We’re sorry to report the death of artist Kenneth (Ken) Barr, aged 83. He is perhaps best known to downthetubes readers for his Commando covers, but was an innovative artist whose covers for publishers such as Marvel and a wide variety of book publishers are highly regarded, making him one of the most beloved and collected comic artists.
Ken, who had turned 83 a few days ago, retired in 1987, returning to his native Scotland from the United States, where he had worked for much of his career as a film poster, comic and book cover artist.
Born in Scotland in 1933, after serving with the Army in Egypt for his National Service he established himself as one of the top artists in the graphic art and comic industry. Since his first covers appeared on Nebula science fiction magazine in the 1950s, he produced a vast and wide range of subject matter for many of the top companies in many fields, including Star Wars and Star Trek covers, as well as creating film posters and book covers.
Over the years Ken painted many images that have now become iconic cover artwork, delivered in a wide variety of styles ranging from many of the classic early war covers for Commando comics, including the first 14 issues. His last cover work on the title was for Issue 4138, above, commissioned by Calum Laird in 2008.
“It was quite odd working with Ken” Calum recalls, "as we never met face-to-face, I just called his mobile. And his rough was sent in by post… on tracing paper. This was at a time when everybody else was, at least, using the fax machine.”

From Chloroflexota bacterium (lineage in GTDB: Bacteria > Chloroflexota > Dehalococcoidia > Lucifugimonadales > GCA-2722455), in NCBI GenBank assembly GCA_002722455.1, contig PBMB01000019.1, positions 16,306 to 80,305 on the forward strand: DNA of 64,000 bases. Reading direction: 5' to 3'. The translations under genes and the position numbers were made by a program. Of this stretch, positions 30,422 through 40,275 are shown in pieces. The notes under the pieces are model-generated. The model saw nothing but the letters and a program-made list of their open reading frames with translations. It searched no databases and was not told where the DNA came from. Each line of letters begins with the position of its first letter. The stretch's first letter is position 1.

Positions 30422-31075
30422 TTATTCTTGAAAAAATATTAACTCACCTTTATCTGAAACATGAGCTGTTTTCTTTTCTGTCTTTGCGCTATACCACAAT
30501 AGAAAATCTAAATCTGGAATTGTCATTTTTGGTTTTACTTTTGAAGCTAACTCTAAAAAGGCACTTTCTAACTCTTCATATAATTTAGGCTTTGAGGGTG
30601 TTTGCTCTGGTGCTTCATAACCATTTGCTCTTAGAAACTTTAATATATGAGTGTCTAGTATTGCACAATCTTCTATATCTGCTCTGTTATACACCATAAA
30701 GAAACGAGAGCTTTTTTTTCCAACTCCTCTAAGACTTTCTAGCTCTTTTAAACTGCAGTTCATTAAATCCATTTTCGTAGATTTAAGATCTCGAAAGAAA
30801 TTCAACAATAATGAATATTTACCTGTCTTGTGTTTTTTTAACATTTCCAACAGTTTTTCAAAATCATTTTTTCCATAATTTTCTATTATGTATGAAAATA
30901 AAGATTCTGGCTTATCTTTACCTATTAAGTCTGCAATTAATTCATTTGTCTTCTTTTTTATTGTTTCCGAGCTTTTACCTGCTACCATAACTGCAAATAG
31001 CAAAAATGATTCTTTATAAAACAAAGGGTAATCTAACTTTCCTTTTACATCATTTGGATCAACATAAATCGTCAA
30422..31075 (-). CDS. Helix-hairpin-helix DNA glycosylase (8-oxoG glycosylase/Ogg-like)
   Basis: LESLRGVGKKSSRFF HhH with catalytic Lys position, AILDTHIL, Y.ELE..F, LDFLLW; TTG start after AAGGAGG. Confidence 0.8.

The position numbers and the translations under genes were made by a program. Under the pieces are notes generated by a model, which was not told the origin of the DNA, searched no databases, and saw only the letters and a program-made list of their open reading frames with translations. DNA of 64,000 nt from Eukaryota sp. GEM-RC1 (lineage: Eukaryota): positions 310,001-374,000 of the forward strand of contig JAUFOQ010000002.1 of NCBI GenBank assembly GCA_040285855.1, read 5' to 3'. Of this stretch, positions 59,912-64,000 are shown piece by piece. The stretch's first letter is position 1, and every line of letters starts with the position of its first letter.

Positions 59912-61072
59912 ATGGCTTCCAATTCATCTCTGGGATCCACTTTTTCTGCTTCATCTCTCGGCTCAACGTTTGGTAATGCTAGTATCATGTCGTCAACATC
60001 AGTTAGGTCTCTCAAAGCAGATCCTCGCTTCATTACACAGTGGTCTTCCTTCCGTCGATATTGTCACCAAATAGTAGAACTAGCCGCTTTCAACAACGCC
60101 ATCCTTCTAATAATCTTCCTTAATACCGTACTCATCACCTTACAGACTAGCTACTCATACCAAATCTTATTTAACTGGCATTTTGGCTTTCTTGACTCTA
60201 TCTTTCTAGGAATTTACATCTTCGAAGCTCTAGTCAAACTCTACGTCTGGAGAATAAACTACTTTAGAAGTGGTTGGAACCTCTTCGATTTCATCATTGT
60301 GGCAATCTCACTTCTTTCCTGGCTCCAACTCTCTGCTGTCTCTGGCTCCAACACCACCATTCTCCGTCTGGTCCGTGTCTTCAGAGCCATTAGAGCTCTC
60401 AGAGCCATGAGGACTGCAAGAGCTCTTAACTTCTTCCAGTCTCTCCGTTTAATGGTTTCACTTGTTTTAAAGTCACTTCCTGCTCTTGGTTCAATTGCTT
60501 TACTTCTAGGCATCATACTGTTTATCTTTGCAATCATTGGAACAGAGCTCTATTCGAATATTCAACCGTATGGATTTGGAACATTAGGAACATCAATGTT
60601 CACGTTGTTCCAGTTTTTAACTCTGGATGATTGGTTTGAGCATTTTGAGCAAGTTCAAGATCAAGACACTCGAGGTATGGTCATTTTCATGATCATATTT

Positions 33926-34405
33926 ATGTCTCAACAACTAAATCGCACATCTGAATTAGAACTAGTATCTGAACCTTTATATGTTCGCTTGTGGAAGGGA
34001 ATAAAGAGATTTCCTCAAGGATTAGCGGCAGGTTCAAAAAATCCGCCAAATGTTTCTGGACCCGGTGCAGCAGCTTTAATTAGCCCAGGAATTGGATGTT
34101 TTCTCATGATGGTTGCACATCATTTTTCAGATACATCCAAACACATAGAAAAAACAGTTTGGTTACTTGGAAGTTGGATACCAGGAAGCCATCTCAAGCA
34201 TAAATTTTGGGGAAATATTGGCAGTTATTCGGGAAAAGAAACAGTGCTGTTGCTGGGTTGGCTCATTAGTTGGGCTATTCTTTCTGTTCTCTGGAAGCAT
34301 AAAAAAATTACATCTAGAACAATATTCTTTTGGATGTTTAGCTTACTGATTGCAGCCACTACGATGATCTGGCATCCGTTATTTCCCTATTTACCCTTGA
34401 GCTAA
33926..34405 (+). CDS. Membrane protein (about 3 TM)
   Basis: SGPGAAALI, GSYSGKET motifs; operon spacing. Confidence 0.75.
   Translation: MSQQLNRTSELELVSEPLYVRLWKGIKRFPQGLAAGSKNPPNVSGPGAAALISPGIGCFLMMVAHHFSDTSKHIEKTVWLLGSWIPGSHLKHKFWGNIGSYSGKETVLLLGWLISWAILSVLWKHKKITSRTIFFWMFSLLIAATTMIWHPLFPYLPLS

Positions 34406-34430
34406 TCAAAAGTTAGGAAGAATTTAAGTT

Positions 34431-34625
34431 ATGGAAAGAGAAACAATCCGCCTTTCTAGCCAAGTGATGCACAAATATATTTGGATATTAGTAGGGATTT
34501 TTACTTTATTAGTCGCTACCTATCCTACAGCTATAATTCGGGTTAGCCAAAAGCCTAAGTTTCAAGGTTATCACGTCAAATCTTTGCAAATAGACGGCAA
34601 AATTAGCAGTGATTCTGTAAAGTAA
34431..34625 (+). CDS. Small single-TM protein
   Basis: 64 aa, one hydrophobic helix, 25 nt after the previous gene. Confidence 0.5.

The print above doesn’t do justice to the red he used on the cover, Calum notes.
“It was the only job he did for me, not because we didn’t want to do more, it just never happened.”
Ken moved to the United States in 1968, where he quickly carved a career as an artist with credits that include fantasy art covers for Warren publications such as Creepy and Vampirella,Doc Savageand Planet of the Apes) and DC Comics (such as G.I. Combat).
He was also the regular penciller/inker and occasional writer of strips for DC’s various war comics under Joe Kubert’s editorship, including Our Army At War, Our Fighting Forces, Battle Album and Star Spangled War Stories in 1969-74.
Comics expert Philip Rushton notes thst apart from all his superb paintings on both sides of the Atlantic people forget that he also earned a small place in comic book history by drawing the first ever story of DC’s Losers series in Our Fighting Forces.
He also worked on several black-and-white comics from Marvel Comics such asDoc Savage, The Rampaging Hulk, Starlord, The Deadly Hands of Kung Fu and Planet of the Apes.
From the 1970s onwards, he created hundreds of book covers for many of the leading book publishers such as Avon and Random House over his long career as a commercial artist; and also drew numerous film posters, those credits including The Wind and the Lion, Terminal Man, Thunderbolt and Lightfoot and several horror and fantasy films.
Fellow artist David Pugh notes Ken drew some really inspiring Conan covers. “Robert E. Howard would have loved his work.”
A trading card set reprinting some of his best fantasy and horror artwork, The Beast Within, was issued in March 1994 and a book featuring a collection of his work, titled The Beast Within: The Art of Ken Barr, was published in 2007.
Barr also produced fantasy artwork for the Danbury Mint.
“I was very lucky to have met him and his wife Kathy at the 1970 New York Comic Convention, and over the years he produced some wonderful work for several of my publications,” says Sal Quarticco, company president of SQP Art Books, in a tribute. “We’ve been friends for over 45 years and I’ll miss him.”
Our sympathies to Ken’s friends and family at this sad time.
• You can buy signed copies of Commando and prints by Ken at: www.comicsmagazines.com
Comicsmagazines.com is also co-publisher with Ken Barr for archive artwork publications in the UK and, where copyright allows, they are also able to offer licensing opportunities using Ken Barr artwork.
• The Dracula Society offers an exclusive postcard by Ken Barr (Ken is a life member of the Dracula Society)